How Aerofoil Creates Uplift of Aircraft !

How Aerofoil Creates Uplift of Aircraft !

An animation showing how an Aerofoil creates uplift. Revealing how uplift is created.


An airfoil (American English) or aerofoil (British English) is the shape of a wing, blade (of a propeller, rotor, or turbine), or sail (as seen in cross-section).

An airfoil-shaped body moved through a fluid produces an aerodynamic force. The component of this force perpendicular to the direction of motion is called lift. The component parallel to the direction of motion is called drag. Subsonic flight airfoils have a characteristic shape with a rounded leading edge, followed by a sharp trailing edge, often with a symmetric curvature of upper and lower surfaces. Foils of similar function designed with water as the working fluid are called hydrofoils.

The lift on an airfoil is primarily the result of its angle of attack and shape. When oriented at a suitable angle, the airfoil deflects the oncoming air (for fixed-wing aircraft, a downward force), resulting in a force on the airfoil in the direction opposite to the deflection. This force is known as aerodynamic force and can be resolved into two components: lift and drag. Most foil shapes require a positive angle of attack to generate lift, but cambered airfoils can generate lift at zero angle of attack. This "turning" of the air in the vicinity of the airfoil creates curved streamlines, resulting in lower pressure on one side and higher pressure on the other. This pressure difference is accompanied by a velocity difference, via Bernoulli's principle, so the resulting flowfield about the airfoil has a higher average velocity on the upper surface than on the lower surface. The lift force can be related directly to the average top/bottom velocity difference without computing the pressure by using the concept of circulation and the Kutta-Joukowski theorem.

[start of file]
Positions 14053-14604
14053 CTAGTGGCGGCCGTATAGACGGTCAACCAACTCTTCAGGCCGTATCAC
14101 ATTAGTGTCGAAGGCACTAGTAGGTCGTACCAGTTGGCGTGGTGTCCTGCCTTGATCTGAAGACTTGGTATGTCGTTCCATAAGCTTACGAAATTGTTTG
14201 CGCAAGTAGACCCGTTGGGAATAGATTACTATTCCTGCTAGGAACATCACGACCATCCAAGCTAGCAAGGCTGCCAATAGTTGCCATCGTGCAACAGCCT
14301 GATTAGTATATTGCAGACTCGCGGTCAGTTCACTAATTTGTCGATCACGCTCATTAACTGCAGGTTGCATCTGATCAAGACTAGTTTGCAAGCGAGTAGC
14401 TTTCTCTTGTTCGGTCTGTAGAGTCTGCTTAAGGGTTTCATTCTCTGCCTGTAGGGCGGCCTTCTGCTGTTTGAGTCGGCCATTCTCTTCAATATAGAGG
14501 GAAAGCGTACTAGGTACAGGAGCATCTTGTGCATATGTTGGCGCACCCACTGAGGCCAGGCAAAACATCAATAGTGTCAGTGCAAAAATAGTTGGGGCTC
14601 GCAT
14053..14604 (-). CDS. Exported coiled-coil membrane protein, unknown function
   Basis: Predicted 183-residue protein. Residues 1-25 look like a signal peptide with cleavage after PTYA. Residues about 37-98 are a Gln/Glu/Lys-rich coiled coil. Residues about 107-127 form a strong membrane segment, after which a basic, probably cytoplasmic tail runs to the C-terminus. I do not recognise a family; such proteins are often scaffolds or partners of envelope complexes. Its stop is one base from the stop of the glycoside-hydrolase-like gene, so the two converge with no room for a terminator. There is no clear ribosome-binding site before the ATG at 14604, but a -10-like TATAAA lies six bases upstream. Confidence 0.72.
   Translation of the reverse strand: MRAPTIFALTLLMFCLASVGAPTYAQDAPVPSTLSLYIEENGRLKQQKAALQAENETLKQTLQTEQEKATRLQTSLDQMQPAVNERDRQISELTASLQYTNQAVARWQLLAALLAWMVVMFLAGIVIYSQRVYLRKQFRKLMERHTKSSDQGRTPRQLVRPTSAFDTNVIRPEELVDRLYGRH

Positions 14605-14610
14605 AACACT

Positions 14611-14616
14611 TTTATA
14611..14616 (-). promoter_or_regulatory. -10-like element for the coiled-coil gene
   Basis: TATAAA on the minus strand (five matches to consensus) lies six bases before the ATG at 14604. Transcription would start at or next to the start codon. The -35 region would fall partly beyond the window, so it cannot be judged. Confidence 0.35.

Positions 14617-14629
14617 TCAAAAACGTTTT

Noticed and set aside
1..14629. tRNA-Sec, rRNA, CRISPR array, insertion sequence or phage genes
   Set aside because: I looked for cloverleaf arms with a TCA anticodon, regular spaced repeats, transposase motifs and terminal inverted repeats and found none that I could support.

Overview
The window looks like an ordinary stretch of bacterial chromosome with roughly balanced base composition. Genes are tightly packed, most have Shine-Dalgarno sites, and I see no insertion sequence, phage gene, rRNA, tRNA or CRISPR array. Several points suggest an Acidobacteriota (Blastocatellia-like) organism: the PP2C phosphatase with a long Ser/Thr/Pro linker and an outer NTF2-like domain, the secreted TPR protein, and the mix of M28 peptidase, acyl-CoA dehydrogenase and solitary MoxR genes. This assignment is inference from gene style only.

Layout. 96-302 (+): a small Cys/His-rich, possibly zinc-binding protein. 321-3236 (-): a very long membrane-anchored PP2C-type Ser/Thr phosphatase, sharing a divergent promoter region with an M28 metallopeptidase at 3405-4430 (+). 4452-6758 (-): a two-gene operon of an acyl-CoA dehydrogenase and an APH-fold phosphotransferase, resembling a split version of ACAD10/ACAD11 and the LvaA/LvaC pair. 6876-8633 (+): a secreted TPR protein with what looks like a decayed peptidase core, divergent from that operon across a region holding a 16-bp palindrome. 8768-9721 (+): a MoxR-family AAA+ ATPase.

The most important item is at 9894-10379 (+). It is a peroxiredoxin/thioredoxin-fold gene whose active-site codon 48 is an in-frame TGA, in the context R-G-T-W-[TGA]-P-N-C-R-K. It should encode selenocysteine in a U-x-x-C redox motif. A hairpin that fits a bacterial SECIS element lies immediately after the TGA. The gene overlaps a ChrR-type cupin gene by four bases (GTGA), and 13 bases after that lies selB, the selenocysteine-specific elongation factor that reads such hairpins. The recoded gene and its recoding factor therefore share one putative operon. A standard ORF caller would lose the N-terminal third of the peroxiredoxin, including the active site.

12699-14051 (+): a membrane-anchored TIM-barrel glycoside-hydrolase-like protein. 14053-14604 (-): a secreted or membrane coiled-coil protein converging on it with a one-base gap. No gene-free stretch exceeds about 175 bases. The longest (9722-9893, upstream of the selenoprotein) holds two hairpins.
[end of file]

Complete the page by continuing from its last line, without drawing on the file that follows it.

How does an airfoil work?

In order to meet up at the trailing edge, the molecules going over the top of the wing must travel faster than the molecules moving under the wing. Because the upper flow is faster, then, from Bernoulli's equation, the pressure is lower. The difference in pressure across the airfoil produces the lift.

Why does air travel faster over the wing?

The air entering low pressure area on top of the wing speeds up. The air entering high pressure area on bottom slows down. That is why air on top moves faster. That results in deflection of the air downwards, which is required for generation of lift due to conservation of momentum (which is a true law of physics).


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